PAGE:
The China-India Border Standoff: What Does Beijing Want?

And why has the Trump administration been so conspicuously silent in supporting a key ally?

People's Liberation Army (PLA) soldiers deployed for United Nations (UN) peace keeping missions line up at their base in China's central Henan province before being sent to Africa, 15 September 2007. China will send a 315-member UN multi-functional engineering unit to the Dafur region of Sudan in October  to build and maintain barracks, roads, helipads and bridges.  AFP PHOTO/Peter PARKS (Photo credit should read PETER PARKS/AFP/Getty Images)
People's Liberation Army (PLA) soldiers deployed for United Nations (UN) peace keeping missions line up at their base in China's central Henan province before being sent to Africa, 15 September 2007. China will send a 315-member UN multi-functional engineering unit to the Dafur region of Sudan in October to build and maintain barracks, roads, helipads and bridges. AFP PHOTO/Peter PARKS (Photo credit should read PETER PARKS/AFP/Getty Images)

After 10 weeks, the latest chapter in the long-running China-India-Bhutan border dispute has come to an end. On Monday, India and China agreed to remove their troops from a disputed region called the Doklam Plateau, claimed by both China and Bhutan. (The area is not claimed by India, but it is very close to the Indian border, and of extreme strategic importance to New Delhi.) Although the dust-up failed to attract much attention from the international community, it is nonetheless worthy of note, both for what it says about a rising China’s more forward-leaning approach to its neighbors, and also for what it says about the Trump administration’s strangely inattentive approach to an increasingly restive Asia.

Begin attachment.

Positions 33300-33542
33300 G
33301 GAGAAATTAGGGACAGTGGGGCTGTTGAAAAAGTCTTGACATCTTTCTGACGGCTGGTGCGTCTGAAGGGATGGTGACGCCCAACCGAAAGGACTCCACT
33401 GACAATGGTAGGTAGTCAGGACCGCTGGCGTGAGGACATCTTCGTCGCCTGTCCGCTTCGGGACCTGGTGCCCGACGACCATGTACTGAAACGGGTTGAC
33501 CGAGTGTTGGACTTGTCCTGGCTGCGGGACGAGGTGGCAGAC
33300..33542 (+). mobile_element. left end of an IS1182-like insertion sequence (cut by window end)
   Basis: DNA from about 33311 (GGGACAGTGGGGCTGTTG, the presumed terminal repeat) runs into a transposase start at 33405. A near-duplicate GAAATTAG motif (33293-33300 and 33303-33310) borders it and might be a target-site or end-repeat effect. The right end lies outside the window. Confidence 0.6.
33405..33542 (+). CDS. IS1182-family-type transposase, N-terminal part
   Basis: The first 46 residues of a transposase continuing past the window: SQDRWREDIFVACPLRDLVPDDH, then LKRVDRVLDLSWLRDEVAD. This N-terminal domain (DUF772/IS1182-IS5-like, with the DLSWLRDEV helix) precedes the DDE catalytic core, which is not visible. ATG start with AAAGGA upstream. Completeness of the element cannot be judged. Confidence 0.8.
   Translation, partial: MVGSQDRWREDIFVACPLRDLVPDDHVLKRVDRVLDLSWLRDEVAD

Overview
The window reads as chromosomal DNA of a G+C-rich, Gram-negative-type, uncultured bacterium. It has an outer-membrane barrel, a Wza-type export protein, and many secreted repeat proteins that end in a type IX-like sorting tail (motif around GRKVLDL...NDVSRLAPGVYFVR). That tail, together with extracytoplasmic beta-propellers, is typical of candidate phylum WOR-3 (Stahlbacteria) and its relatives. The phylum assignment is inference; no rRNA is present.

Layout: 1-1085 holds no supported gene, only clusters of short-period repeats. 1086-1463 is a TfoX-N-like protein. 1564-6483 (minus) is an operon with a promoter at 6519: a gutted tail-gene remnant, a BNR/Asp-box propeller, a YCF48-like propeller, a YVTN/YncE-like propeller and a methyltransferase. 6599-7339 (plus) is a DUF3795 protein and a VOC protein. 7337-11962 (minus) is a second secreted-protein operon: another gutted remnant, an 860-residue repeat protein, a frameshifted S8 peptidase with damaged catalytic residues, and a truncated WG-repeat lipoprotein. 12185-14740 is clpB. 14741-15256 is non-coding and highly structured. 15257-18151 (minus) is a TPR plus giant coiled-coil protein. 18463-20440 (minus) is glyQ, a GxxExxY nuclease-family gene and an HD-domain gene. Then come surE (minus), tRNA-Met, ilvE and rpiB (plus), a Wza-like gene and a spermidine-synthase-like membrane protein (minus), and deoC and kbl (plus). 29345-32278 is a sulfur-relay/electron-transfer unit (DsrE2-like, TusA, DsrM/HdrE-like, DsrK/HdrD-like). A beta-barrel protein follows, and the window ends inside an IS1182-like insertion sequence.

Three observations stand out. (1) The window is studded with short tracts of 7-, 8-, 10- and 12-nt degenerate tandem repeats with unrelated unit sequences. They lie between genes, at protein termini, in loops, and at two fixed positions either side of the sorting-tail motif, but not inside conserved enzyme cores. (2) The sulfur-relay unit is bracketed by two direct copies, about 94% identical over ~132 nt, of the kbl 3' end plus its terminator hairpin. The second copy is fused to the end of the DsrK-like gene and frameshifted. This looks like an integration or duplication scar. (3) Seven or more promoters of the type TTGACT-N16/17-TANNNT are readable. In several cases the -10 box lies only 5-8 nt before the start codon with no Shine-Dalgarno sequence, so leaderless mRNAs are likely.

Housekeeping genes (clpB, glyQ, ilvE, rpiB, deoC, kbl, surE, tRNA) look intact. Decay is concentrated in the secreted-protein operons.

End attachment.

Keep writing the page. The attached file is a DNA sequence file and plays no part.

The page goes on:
The trouble began on June 16, when Chinese construction workers were spotted in disputed territory on the remote Doklam Plateau. The workers were building a road that would extend China’s strategic position further into territory claimed by Bhutan. India responded immediately, sending troops into Bhutan to halt the road-building. Soon thereafter, troops from both sides were seen pushing and shoving each other, a form of low-intensity conflict known as “jostling.”

Over the weeks that followed, each side held its ground. For its part, Beijing demanded that India withdraw its troops before any negotiations could begin. Chinese officials also fired various verbal darts at New Delhi. On August 4, Wu Qian, a Chinese Ministry of Defense spokesman, issued a thinly veiled threat to India to stand down. “Here is a wish to remind India, do not push your luck and cling to any fantasies,” Wu said. Statements by semi-official Chinese media outlets were even more blunt and aggressive in tone, assuring India that it would lose any conflict with the much stronger and richer China.